The news coverage of the wars in Bosnia saw the introduction of a new journalistic term: journalism of attachment. Coined by former BBC correspondent Martin Bell, the term ‘proposes that reporters are participants in the conflicts they report and, as a consequence, take part in the public debate about the conflict.’ Western media have often been criticised for presenting a stereotype and simplified view of the conflicts in Yugoslavia that suited an agenda of intervention politics. This criticism relates to a larger theme, that of ‘Western ignorance’ on Yugoslavia and its dissolution. Hence, ‘The West’ has received a fair amount of criticism regarding the way it had dealt with the demise of Yugoslavia, ranging from accusations of cultivating dangerous stereotyped views about Balkan-history to the more serious allegations that it had fuelled the hostilities and was unable to properly intervene once the Bosnian war was in full swing. The primary goal of this chapter will be to give the information necessary to interpret and understand the research results which will be presented in chapter 4. To do so, a short sketch regarding several aspects of the Western perception of the conflicts in Yugoslavia will be given in order to create a context for the analysis of the news coverage in the period 1991-1995. Following up is a subchapter specifically dealing with the Dutch situation during the Yugoslav crisis. Using the 2002 NIOD report on Srebrenica as a general guideline, this chapter will explore the role of the Dutch press in relation to the demise of Yugoslavia.

3.1 The Western perception of the demise of Yugoslavia

In a report for the BBC filed in February 1991, I wrote, in somewhat lurid terms, that the leaders of Yugoslavia ‘were stirring a cauldron of blood that would soon boil over.’ My superiors reprimanded me for the piece on the grounds that it was ‘alarmist’. This was the end of the 20th century, not the beginning, they told me, and there would be no war in the Balkans.
Misha Glenny, The Balkans 1804-1999 (London 1999).

Journalist and Balkan specialist Misha Glenny might have been reprimanded by his superiors for being ‘alarmist’ in early 1991, but once war did break out in Yugoslavia, it was Glenny who had the final say. In his work on the history of the Balkans, which was directly spawned by the Yugoslav conflicts, Glenny’s superiors are positioned as members of an ignorant Western elite. Blinded by the end of the Cold War and distracted by conflicts in the Middle- East, the rising tensions in Yugoslavia escaped the attention of the power centres in Western-Europe and America. However, once actual war in Yugoslavia forced the West to turn its gaze towards the Balkans, to this one misconception was only added that of the unavoidability of the demise of Yugoslavia. As Roudometof remarks, ‘while generations of scholars have surrendered to the notion of Yugoslavia as an inevitable reality, opinions suddenly moved the other way around, emphasizing “age old hatred” as the root of its collapse.’ War became something which had been unavoidable, created by the mysterious workings of history, part of a violent ‘Balkan nature’, or caused by the gullible nature of the Yugoslav people, who were often portrayed as blindly following the propaganda of ‘nationalist demagogues’ en masse. There were of course many views on what had caused the fall of Yugoslavia and there most certainly did not exist ‘one’ Western perception of the conflicts in the 90s. In order not to get unnecessarily caught up in such a large and complicated subject, this chapter will specifically focus on the Western perception of the Yugoslav wars in relation to Yugoslavia’s place within ‘the Balkans’. As we shall see, Yugoslavia’s troubles were often portrayed as characteristic for the Balkans as a whole and fitted larger themes related to the East-West dichotomy and the concept of nationalism.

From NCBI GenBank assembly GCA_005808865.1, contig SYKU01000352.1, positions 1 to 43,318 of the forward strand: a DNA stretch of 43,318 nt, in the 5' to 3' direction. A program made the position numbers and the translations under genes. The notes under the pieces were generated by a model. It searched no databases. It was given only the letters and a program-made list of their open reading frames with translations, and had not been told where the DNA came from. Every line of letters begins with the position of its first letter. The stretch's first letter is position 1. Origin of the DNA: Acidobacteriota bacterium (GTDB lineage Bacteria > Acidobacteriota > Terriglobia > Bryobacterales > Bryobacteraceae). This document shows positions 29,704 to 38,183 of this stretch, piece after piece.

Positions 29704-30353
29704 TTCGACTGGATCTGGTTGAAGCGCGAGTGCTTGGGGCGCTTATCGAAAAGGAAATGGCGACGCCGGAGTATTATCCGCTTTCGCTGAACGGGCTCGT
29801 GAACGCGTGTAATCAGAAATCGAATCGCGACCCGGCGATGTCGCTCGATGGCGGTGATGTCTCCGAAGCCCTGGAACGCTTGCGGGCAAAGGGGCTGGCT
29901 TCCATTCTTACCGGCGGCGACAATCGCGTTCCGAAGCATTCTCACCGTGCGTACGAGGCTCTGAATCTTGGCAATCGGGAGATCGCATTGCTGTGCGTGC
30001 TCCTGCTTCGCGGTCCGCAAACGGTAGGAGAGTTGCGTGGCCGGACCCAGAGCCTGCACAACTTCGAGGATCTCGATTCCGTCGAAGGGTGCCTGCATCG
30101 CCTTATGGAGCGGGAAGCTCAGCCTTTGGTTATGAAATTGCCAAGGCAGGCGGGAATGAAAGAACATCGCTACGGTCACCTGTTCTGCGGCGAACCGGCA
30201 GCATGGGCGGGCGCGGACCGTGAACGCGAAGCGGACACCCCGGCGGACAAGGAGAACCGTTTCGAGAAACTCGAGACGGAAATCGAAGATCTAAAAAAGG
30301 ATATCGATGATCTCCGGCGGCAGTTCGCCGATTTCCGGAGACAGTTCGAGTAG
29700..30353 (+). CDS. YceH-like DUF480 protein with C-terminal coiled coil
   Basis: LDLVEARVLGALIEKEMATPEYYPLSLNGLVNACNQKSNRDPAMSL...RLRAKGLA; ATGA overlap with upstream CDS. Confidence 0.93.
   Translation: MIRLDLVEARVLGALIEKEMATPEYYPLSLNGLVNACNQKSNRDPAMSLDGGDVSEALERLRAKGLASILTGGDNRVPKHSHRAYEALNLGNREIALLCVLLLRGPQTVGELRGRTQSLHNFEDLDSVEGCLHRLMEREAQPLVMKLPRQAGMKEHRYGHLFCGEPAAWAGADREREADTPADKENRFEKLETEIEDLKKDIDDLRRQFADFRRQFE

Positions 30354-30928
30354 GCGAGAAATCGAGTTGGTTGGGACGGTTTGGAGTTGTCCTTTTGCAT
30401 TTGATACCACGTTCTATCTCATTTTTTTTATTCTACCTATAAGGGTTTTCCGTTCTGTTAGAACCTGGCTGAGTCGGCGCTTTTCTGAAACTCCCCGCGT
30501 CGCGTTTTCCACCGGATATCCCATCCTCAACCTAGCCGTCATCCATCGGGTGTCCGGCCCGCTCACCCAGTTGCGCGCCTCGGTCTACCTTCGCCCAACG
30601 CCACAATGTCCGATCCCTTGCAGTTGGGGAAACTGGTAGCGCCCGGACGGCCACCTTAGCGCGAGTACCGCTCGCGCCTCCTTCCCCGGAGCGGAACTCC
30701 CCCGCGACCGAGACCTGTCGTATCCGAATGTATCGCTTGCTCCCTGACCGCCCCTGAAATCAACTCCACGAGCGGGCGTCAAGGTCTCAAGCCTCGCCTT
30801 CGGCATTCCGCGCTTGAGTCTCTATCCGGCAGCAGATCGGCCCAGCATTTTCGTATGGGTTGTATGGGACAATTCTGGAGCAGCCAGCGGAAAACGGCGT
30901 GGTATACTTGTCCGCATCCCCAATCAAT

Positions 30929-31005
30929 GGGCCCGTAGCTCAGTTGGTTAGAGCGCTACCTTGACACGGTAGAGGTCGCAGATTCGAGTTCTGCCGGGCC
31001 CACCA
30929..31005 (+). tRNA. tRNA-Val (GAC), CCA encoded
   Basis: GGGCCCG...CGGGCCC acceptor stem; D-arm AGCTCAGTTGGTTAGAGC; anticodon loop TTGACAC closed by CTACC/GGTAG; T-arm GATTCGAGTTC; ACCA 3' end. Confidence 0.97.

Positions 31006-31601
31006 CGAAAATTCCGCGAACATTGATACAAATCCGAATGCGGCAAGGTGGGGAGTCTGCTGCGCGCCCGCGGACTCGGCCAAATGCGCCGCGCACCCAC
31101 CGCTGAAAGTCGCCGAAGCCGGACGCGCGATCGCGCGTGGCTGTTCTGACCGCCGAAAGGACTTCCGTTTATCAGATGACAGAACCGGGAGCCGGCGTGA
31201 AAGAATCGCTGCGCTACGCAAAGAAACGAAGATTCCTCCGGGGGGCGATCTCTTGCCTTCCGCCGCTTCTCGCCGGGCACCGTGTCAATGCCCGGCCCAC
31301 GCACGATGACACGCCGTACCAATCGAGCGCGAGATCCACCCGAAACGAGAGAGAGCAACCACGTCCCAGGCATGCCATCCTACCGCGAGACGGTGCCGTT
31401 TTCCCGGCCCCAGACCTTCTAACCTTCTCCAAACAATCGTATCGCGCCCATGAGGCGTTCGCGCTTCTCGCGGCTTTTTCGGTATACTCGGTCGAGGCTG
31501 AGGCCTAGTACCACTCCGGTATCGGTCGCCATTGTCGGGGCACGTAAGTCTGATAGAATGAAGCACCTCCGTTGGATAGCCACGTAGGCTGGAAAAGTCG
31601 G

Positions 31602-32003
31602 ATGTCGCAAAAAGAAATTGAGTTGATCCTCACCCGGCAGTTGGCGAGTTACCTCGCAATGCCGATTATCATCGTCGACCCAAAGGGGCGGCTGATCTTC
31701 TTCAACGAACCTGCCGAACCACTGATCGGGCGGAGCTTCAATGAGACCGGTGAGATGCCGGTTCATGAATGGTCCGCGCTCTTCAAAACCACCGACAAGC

Quite tellingly, the conflicts that accompanied Yugoslavia have often been called ‘the Balkan wars’. But even though we should not trivialize the very real damage done in the Yugoslav wars, one must remember, as Maria Todorova has argued, that the actual conflict was never a large scale ‘Balkan war’ as is sometimes suggested by the term. For instance, Glenny wrote a book about the demise of Yugoslavia called The fall of Yugoslavia: the third Balkan war (1992), a somewhat premature name for a book to be released so early in the chain of conflicts and a misplaced one in retrospect. But this was no isolated incident. Even the Carnegie Peace Endowment felt comfortable reprinting their 1913 report on the Balkan Wars as a reaction to the conflicts within Yugoslavia, adding, as Maria Todorova puts it, “the gracious caption, ‘The Other Balkan Wars’”. Apparently, there existed the vague but persistent idea that the happenings in Yugoslavia were somehow characteristic for the Balkans as a whole.